But comparing a 1955 vintage 707 to a modern day A340 e.g., I don’t think many aircrafts ever were built from scratch. If the requirements were quite similar to an existing aircraft, you have access to the experience gathered with it, you are under time pressure and tight financial limits then it could be wise to use as many existing components (engines, landing gears…).
 

quellish

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coach46 said:
flateric said:
Have ever heard the phrase 'it's easier to bulid it from scratch than use existing parts"?

I confess I never heard this phrase.

But comparing a 1955 vintage 707 to a modern day A340 e.g., I don’t think many aircrafts ever were built from scratch. If the requirements were quite similar to an existing aircraft, you have access to the experience gathered with it, you are under time pressure and tight financial limits then it could be wise to use as many existing components (engines, landing gears…).

There is using the components, and using the design. You see use of existing, off the shelf components quite a bit. Resurrecting component that are out of production is a lot more rare.
 

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from another topic (http://www.secretprojects.co.uk/forum/index.php/topic,5527.0.html) in this forum:

XB-70 with X-15B
 

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I have to chime in since Black Dawn was one of my old haunts from the early days of the internet I think 3 jobs ago.

Dan's writing showed he had a keen mind and was able to collate data from a bunch of sources into a cohesive whole.

I really hope that Mark II shows up some day.

Dan could make the phone book or a tech manual interesting!
 

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One of the things that was AMAZINGLY consistent was the rounded chine/nose like on the SR-71. The canards were inconsistent in sightings, even at low level, which is why they were thought to be retractable.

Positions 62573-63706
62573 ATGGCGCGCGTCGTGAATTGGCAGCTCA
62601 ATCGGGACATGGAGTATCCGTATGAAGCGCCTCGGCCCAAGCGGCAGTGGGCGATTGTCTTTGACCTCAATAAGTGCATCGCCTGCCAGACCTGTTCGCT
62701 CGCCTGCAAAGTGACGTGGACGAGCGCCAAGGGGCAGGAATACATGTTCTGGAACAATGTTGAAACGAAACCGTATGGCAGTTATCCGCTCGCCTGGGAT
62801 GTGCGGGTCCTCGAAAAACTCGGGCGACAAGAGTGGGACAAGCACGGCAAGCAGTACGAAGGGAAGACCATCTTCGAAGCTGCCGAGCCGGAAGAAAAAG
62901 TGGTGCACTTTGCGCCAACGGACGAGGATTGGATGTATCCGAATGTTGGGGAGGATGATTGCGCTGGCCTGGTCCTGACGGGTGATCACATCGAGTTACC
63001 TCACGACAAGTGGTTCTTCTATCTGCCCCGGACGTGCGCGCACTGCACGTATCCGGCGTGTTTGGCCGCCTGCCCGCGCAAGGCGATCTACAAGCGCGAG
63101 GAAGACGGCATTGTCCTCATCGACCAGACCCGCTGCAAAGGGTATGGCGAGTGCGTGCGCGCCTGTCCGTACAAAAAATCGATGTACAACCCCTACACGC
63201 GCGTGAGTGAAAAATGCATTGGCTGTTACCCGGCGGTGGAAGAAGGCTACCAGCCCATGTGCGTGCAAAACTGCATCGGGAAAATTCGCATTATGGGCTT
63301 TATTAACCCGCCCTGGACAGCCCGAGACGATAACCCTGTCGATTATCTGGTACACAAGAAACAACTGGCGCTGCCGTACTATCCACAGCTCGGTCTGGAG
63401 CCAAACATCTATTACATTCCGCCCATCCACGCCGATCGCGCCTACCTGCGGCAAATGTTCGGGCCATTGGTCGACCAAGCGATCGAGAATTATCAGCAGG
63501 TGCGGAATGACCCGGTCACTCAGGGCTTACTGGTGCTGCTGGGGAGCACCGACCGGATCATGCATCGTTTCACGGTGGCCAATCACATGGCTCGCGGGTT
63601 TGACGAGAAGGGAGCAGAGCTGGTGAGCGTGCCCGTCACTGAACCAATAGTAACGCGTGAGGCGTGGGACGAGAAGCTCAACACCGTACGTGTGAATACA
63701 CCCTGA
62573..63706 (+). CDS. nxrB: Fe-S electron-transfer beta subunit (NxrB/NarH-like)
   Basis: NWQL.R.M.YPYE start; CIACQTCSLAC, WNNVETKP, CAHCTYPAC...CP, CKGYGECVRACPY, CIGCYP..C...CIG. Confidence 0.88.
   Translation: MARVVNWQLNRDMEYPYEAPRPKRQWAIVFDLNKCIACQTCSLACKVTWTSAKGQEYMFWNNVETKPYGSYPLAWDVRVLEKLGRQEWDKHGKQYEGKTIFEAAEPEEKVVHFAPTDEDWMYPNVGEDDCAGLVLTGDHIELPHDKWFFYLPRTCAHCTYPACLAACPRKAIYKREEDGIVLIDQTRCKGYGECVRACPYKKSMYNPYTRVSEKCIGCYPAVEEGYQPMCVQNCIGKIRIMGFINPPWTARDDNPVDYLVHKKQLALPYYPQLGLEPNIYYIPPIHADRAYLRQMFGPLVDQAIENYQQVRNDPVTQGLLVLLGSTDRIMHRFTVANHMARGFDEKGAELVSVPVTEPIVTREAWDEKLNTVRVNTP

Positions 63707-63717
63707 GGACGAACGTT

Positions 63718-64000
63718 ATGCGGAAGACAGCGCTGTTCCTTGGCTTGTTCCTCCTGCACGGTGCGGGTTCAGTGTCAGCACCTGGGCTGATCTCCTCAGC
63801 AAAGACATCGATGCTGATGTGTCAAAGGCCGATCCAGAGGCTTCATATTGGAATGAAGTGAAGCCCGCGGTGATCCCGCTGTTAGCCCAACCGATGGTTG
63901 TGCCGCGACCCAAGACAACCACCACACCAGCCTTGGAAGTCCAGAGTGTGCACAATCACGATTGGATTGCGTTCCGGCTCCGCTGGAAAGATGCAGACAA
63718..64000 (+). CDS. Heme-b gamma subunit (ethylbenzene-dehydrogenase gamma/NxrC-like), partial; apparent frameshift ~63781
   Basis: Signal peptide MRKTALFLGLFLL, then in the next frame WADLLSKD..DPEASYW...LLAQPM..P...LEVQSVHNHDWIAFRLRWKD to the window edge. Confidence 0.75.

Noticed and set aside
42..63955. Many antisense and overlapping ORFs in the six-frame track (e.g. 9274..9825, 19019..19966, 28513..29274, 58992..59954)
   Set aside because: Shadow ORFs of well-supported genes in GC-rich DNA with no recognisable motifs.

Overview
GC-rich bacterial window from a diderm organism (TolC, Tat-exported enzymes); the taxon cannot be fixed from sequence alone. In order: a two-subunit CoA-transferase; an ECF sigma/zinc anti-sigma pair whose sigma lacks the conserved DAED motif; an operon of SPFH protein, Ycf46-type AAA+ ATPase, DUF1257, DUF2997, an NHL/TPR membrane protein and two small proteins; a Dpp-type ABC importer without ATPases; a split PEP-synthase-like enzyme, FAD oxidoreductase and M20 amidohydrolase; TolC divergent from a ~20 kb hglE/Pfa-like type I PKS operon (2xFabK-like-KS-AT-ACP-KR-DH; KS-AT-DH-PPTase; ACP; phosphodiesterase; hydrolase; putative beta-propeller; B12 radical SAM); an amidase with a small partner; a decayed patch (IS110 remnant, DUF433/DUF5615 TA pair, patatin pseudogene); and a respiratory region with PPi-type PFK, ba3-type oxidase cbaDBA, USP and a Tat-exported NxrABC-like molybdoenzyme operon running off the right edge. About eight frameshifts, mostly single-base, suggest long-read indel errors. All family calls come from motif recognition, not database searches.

@ quellish: Perhaps the pic in AW&ST 24-AUG-1992 (attached) influenced everybody? For this unusual section I couldn’t find any other plausible explication than the necessity of additional width to store the retracted canards.


One prominent design feature, the wingtip rudders, deserves an explanation. Two possibilities are 1) the aircraft operates at high angles of attack, or 2) it carries a payload on its back.

@ CFE: Do you exclude the possibility that these “wingtip rudders” where just winglets for aerodynamic reasons? I thought Kelly Johnson was so shocked from the M-21 separation accident (he called the Mach 3 separation the most dangerous thing they ever tried to achieve) that he stopped it immediately. The Boeing patent (see pic in my post before would be a possibility to make the separation less dangerous.
On page 268 of his book Dark Eagles, the late aviation historian Curtis Peebles quotes US Air Force sources as saying that the object with rounded chines loaded into a C-5 Galaxy in January 1992 that reporters believed to be the forward fuselage of the "Brilliant Buzzard" was actually a radar cross section test article (the object with rounded chines also had no cockpit canopy).
 

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On page 268 of his book Dark Eagles, the late aviation historian Curtis Peebles quotes US Air Force sources as saying that the object with rounded chines loaded into a C-5 Galaxy in January 1992 that reporters believed to be the forward fuselage of the "Brilliant Buzzard" was actually a radar cross section test article (the object with rounded chines also had no cockpit canopy).
Interesting. I saw somewhere a photo of cocooned U-2s in storage and the light-coloured fabric stretched from the nose to the intakes gave the appearance of 'rounded chines'. A fuselage being shipped would match the description too.

Another scratch at the bottom of the barrel of my memory brings up a quote from Dwayne Day, I think - 'The Blind Men at the Zoo'. Reversing the parable of the blind men and the elephant who each describe a different animal, they examine many different animals and think that they're the same one.
 

quellish

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On page 268 of his book Dark Eagles, the late aviation historian Curtis Peebles quotes US Air Force sources as saying that the object with rounded chines loaded into a C-5 Galaxy in January 1992 that reporters believed to be the forward fuselage of the "Brilliant Buzzard" was actually a radar cross section test article (the object with rounded chines also had no cockpit canopy).

The thing loaded on the C-5 could have been anything, and there is no reason I am aware of to think it was connected to the Brilliant Buzzard sightings.
 

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The Peebles book was quite something, insofar as the later chapters were a sustained attack on the sources he pulls on for the earlier ones.